If possible, you should document your injuries and property damage by taking photographs and asking witnesses what they saw. You should ask witnesses for their names and phone numbers. In the case of a motor vehicle accident that you believe was someone else's fault, you should contact the police, so that they can cite the person and provide further eyewitness testimony. In a slip and fall accident, or when you're injured because of dangerous conditions on someone else's property, you should take photographs of the condition that caused the accident, whether it's a liquid spill or a defect in the property.
Punitive damages are awarded to punish the defendant and deter future similar conduct. It is rare that someone recovers punitive damages in a personal injury case because in most cases, injury is caused by carelessness, rather than egregiously reckless conduct or maliciousness. However, in certain cases, such as a motor vehicle accident case involving a drunk driver, or an instance when a corporation actually knows of a dangerous property condition but does not post a warning, or a case brought under California's Elder Abuse and Dependent Adult Civil Protection Act, punitive damages may be warranted.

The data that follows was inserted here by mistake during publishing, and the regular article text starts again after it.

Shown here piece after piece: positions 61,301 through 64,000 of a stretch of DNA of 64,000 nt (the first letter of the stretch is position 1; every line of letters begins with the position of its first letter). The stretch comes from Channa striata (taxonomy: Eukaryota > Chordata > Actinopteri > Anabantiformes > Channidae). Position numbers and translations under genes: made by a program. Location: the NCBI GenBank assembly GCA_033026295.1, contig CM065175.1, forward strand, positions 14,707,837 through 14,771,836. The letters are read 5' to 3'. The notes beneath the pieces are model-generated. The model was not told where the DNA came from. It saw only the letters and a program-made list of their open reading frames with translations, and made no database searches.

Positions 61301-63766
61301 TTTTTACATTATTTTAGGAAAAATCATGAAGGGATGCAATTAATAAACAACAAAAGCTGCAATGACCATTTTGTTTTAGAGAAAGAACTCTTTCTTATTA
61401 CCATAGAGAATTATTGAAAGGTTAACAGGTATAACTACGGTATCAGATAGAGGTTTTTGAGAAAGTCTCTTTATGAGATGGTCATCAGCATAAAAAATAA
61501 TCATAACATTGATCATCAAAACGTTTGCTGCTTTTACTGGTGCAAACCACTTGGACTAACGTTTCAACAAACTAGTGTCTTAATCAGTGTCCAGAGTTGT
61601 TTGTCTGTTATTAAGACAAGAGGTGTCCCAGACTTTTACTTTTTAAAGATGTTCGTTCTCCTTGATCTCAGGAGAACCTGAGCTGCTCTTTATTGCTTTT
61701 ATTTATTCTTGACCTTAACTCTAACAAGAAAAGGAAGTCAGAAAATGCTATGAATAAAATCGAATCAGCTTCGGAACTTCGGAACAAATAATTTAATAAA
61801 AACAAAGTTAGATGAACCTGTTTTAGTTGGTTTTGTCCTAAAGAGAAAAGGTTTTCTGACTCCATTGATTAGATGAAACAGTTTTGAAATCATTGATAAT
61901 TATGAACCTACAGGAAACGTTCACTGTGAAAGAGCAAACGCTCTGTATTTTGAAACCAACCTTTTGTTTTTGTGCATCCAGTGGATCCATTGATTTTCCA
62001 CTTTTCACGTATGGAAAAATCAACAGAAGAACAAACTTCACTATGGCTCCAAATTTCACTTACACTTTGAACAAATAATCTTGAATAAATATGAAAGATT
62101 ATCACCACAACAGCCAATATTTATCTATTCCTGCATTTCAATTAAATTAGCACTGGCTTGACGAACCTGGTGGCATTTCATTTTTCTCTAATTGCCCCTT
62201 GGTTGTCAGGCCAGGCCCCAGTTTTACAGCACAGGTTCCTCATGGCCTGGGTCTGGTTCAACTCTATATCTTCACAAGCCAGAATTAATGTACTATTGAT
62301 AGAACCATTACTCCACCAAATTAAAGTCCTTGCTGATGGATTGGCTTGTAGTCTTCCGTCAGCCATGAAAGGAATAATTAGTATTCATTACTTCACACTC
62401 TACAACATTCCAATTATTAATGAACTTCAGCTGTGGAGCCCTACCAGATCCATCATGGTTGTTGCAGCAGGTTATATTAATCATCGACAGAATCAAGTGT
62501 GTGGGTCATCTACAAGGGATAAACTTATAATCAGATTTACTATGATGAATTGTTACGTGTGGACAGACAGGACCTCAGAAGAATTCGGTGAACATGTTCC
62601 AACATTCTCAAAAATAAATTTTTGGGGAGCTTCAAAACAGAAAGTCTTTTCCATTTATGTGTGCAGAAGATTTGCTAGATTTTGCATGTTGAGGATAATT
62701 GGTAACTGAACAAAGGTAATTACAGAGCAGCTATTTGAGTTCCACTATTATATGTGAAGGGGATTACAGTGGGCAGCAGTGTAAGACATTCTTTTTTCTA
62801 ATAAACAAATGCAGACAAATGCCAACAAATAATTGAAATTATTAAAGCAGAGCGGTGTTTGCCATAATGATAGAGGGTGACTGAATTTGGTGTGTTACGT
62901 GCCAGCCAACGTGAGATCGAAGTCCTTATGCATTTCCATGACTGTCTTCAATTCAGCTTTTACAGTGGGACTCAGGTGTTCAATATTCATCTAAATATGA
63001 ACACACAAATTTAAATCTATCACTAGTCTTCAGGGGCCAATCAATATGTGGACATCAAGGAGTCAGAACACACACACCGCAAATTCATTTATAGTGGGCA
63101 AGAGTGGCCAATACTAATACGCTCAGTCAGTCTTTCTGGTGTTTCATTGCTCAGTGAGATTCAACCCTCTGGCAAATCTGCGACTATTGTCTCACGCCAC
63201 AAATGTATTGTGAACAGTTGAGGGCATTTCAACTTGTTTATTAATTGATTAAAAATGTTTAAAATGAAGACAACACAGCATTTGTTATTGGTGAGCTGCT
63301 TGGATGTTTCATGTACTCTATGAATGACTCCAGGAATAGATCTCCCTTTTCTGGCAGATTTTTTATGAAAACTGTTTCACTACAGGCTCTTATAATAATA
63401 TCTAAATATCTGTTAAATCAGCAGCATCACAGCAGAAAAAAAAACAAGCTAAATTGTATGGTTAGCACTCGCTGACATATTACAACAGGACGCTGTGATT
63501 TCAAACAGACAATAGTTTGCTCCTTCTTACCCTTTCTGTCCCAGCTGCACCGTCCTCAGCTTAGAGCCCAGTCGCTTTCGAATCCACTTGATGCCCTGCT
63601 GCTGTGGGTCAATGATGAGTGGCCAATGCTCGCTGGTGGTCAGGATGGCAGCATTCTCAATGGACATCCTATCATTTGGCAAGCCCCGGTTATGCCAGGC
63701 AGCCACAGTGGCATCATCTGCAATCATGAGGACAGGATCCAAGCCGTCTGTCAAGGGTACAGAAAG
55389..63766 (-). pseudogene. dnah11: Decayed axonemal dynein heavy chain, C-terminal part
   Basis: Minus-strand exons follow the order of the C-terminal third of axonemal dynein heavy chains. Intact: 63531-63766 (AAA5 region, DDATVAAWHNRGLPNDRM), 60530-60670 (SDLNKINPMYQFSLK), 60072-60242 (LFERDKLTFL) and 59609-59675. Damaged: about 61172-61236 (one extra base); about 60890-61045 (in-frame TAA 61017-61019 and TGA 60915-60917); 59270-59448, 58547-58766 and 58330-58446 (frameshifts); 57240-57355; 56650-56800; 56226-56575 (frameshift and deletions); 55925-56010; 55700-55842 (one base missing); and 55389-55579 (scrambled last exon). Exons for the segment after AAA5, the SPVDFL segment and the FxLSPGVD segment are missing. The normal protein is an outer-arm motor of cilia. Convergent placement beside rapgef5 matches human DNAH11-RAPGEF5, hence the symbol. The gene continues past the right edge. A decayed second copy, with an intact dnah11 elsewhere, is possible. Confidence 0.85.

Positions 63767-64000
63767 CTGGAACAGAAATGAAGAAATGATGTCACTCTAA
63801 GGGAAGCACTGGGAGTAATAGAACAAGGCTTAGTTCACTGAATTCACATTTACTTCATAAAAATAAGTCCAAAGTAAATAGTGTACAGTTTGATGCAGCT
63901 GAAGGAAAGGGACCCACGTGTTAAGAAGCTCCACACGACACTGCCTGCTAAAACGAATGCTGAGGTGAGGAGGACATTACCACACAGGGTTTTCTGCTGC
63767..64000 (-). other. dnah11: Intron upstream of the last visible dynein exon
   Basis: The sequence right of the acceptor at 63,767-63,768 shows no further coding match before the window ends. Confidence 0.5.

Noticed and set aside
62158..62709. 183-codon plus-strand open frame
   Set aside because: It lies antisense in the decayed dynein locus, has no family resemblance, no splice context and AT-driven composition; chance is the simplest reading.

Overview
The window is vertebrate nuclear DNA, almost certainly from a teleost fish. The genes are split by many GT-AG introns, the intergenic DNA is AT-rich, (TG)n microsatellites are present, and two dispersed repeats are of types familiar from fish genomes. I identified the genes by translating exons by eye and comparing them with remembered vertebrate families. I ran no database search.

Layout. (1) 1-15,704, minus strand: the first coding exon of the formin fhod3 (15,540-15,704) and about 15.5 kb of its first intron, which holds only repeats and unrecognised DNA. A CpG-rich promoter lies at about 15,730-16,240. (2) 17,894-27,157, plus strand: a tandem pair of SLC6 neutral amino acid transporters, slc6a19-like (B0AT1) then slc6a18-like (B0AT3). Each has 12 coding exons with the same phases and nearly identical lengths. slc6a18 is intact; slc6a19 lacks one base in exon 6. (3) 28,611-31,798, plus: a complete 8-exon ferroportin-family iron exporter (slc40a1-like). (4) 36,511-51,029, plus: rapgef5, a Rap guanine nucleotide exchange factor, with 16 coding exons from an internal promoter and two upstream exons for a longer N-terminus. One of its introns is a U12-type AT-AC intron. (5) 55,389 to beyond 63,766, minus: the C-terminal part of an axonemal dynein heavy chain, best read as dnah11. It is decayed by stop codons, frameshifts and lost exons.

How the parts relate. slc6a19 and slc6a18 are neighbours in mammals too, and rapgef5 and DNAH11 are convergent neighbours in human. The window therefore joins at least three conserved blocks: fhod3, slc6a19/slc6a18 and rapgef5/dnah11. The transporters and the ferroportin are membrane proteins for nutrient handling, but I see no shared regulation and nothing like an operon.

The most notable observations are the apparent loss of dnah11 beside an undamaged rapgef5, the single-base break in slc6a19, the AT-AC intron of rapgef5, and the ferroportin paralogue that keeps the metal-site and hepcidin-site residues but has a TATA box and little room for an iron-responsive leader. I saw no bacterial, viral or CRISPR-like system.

You should ask your parent if anything is happening. In some cases, a parent is too embarrassed to reveal abuse or does not have the mental capacity to appreciate that abuse is occurring. If you do not believe your parent is capable of understanding that he or she is being abused, you should also ask roommates and staff for explanations regarding any suspicious ailments, such as bruises, fractures or bedsores. You should contact an experienced elder abuse attorney to determine the remedies available in your particular case.
Any elder abuse should be reported to the appropriate agency so that it can be investigated and stopped. For example, The Ombudsman's Office administered by the California Department of Aging investigates abuse at nursing homes. Adult Protective Services for the elder's county investigates elder abuse reports for those who live in hospitals and health clinics when the alleged abuser isn't a staff member. The California Department of Health Services (DHCS), Licensing and Certification, investigates abuse by a member of a hospital or health clinic.